Your second proof is this; -- "They, who have been built on the rock do not wholly fall from it; -- But those, who truly believe, are built upon the rock; -- Therefore, they do not utterly fall from it." Answer. The Major of this proposition is not contained in the words of Christ, for he says not that "those built on the rock shall not fall from the rock," but "the gates of hell shall not prevail against it (the rock, or the church)." It is one thing that the gates of hell should not prevail against the rock, but another that those who are built upon the rock shall not fall from it. A stone, built upon a foundation, may give way, and fall from it, while the foundation itself remains firm. If Christ referred to the Church, I say, even then, that to assert that those who are built upon the rock shall not fall from it, is not the same as to declare that the gates of hell shall not prevail against the church. For the act of falling pertains to the free will of the person who falls; but if the gates of hell should prevail against the church, this would occur on account of the weakness of the rock on which the church is founded. The Minor does not repeat the same idea as was contained in the Major. For, in the Minor, it is stated that believers are built, not having been built, completely, on the rock, on account of the continuation and confirmation of the work of building, which must, necessarily, continue while they are in this world. But while that continuation and confirmation lasts, believers do not seem to be out of danger of falling. For as any person may be unwilling to be built upon the rock, so it is possible that the same man, if he begins to be built, should fall, by resisting the continuation and confirmation of the building. But, it is not probable that Christ wished to signify, by those words, that believers could not fall, as such an assertion would not be advantageous. Since it is necessary that they should have their own strength in the rock, and therefore, that they should always bear upon and cling to the rock, they will give less earnest heed, in temptations, to adhere firmly to the rock, if they are taught that they can not fall from it. It may be sufficient to animate them, if they know that no force or skill can throw them from the rock, unless they willingly desert their station.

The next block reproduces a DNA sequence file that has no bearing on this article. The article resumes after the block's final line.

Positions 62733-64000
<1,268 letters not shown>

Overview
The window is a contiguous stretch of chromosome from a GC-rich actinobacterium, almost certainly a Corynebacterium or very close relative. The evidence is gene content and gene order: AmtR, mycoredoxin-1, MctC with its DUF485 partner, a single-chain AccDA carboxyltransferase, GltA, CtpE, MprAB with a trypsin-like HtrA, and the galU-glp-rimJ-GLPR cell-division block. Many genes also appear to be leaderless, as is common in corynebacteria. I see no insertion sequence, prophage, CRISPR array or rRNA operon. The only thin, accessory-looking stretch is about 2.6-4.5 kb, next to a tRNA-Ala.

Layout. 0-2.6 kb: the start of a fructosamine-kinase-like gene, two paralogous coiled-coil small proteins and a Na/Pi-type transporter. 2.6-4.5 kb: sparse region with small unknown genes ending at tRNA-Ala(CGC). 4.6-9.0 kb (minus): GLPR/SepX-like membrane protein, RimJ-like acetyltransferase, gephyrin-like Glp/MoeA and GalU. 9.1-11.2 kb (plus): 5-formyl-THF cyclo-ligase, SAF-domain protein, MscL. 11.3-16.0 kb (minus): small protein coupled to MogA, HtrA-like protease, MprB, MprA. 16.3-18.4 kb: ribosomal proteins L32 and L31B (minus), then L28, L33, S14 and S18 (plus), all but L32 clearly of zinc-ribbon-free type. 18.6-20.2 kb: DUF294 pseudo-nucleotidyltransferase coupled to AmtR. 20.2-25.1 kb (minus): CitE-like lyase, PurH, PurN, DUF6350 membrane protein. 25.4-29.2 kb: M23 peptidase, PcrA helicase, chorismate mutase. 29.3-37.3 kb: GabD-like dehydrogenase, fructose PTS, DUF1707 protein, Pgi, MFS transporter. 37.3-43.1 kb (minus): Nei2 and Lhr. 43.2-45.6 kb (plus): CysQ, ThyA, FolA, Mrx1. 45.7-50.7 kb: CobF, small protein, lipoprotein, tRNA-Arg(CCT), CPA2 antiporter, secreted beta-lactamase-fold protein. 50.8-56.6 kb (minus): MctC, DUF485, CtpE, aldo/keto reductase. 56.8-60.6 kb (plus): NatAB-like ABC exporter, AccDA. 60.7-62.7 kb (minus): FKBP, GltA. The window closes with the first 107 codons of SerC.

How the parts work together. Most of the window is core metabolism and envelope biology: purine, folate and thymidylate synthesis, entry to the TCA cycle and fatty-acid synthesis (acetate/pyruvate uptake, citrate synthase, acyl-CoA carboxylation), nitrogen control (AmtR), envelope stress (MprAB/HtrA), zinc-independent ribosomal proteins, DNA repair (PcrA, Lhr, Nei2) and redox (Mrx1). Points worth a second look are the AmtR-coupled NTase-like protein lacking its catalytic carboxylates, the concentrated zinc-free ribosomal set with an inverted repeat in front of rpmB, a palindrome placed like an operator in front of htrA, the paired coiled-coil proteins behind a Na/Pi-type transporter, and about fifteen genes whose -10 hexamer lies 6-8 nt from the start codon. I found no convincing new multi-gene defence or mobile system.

As to your third proof, even if it should be evident that Christ declared, that the gates of hell should not prevail against the church, yet it would not follow that no one could fall away from the faith. If any one should fall, nevertheless the church remaineth unshaken against the gates of hell. The defection of an individual, as was before said, is not caused by the power of hell, but by the will of him, who falls, in reference to the inflexibility of whose will the Scripture says nothing; the use of argument, presenting such consolation, would not be useful for the confirmation of the faithful. In reference to the sentiments of the fathers, you doubtless know that almost all antiquity is of the opinion, that believers can fall away and perish. But the passages, which you present from the fathers, either treat of faith in the abstract, which is unshaken and immutable, or concerning predestinated believers, on whom God has determined to bestow perseverance, who are always to be distinguished, according to the opinion of the fathers, and especially of Augustine, from those who are faithful and just, according to present righteousness.